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Omaha

Museum and History

Omaha was first named as Morristown in 1880 by former Confederate Lieutenant Thompson Morris; it was stop on the new St. Louis Southwestern Railway, which spurred the town's development as a trading center. The US Post Office had changed the name to Gavett. In 1886, a group of seven men from Randolph County, Alabama drew names from a hat to pick a new name; the winner, Hugh Ellis, was allowed to rename the settlement after a town in his home state, and he chose Omaha.

By 1890 Omaha had three churches, a school, a weekly newspaper, and a population of 450. The town was incorporated in 1914. A new enterprise of raising vegetable-plant seedlings for sale developed in the area. During the twentieth century, Omaha was the site of a shipping operation that sent millions of these seedlings to destinations throughout the United States. In 1980 it had a population of 960 and twenty-three rated businesses, reaching nearly 1,000 by the end of the 20th century and is still growing today.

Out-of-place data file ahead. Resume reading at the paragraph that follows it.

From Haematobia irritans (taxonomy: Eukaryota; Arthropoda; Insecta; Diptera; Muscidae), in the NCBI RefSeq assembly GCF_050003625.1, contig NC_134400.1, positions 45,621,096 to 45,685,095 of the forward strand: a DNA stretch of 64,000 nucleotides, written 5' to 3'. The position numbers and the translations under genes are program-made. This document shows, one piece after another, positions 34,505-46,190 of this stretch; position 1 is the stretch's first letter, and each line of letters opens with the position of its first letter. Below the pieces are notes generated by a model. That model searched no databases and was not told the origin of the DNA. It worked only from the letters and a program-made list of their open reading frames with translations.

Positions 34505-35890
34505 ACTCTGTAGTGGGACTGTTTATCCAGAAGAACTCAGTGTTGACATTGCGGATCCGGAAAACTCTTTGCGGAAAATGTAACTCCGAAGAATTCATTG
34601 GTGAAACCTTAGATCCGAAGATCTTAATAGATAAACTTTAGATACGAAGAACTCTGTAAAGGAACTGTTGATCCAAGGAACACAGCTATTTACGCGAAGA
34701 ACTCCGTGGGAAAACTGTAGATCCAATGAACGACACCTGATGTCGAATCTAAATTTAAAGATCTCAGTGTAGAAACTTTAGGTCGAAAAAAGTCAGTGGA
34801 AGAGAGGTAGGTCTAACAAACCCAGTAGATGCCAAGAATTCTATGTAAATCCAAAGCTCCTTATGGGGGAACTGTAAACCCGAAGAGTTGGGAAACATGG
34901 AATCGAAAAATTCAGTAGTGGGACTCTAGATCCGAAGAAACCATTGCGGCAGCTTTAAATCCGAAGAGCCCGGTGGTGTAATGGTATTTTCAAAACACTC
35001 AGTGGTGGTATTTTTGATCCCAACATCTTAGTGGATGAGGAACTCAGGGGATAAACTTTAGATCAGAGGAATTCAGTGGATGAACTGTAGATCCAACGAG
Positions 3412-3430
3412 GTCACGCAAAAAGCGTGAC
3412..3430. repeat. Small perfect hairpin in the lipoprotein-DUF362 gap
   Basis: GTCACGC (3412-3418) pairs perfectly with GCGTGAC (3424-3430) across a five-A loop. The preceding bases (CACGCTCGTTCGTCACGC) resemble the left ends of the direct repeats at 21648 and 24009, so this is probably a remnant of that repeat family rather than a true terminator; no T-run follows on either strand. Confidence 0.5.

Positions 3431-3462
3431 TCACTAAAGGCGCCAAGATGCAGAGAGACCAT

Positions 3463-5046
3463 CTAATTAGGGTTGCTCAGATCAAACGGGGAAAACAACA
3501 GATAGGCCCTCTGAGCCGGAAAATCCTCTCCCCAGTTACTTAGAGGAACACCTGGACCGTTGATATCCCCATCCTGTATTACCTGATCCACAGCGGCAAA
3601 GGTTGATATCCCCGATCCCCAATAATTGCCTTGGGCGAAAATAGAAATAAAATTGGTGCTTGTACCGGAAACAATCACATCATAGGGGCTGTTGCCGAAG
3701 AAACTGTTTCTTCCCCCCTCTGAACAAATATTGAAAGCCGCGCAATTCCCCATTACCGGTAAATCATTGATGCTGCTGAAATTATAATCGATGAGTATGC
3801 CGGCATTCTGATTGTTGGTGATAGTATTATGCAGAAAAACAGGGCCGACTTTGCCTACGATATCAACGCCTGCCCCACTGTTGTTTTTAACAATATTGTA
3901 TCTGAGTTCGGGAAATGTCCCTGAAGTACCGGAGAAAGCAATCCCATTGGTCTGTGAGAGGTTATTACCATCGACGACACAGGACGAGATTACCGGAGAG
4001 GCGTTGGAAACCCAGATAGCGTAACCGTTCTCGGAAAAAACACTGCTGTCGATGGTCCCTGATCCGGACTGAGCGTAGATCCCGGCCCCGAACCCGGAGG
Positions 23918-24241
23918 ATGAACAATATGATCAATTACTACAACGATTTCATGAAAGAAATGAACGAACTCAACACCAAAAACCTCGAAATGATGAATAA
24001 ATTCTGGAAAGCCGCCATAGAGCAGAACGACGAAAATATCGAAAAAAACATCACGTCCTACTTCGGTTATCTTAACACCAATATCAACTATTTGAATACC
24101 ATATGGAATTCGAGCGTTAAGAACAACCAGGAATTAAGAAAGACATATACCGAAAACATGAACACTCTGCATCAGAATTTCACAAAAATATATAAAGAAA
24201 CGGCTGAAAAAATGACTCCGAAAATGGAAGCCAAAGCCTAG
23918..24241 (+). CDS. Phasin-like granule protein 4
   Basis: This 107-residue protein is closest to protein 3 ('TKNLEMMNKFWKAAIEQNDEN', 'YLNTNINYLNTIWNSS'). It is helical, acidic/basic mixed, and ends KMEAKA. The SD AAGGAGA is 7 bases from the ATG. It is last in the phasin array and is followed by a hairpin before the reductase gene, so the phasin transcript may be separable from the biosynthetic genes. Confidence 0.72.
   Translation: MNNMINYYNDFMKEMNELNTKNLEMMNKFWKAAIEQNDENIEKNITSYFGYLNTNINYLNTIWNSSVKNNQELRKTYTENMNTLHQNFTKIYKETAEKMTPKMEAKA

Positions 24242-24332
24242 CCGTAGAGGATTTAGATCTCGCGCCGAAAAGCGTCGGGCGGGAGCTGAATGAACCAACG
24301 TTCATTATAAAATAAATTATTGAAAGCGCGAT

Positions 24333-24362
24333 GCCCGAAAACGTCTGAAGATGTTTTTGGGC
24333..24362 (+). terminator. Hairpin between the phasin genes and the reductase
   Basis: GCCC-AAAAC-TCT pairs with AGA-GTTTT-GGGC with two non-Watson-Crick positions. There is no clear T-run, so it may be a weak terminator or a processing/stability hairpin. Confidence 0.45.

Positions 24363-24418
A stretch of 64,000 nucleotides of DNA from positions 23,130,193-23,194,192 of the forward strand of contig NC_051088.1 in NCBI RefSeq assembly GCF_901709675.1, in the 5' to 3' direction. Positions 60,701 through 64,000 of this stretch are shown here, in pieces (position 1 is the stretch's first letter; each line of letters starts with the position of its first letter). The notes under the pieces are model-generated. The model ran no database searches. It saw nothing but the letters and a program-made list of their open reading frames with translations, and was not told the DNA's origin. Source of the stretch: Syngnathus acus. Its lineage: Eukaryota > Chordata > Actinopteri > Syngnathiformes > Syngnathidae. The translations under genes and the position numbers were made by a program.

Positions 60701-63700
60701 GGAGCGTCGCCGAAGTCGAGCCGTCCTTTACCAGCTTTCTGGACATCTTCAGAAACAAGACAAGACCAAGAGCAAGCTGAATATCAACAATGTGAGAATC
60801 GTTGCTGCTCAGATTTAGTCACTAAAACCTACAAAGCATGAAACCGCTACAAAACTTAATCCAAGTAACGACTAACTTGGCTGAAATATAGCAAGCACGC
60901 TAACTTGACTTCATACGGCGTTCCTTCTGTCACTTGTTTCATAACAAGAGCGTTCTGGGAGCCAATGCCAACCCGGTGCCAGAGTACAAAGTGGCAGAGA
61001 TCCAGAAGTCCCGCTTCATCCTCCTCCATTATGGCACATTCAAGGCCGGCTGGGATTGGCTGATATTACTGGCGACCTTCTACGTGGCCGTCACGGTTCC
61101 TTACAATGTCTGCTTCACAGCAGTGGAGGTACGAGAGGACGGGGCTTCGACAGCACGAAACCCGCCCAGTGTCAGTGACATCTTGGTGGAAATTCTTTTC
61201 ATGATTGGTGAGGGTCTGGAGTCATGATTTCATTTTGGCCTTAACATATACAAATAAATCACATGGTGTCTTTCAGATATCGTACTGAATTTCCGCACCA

The Omaha Museum features artifacts of times past donated by members of the Omaha community. It is located in the historic city hall  in the downtown area. To view the museum or for any information, please call the Chamber at 903-884-3600.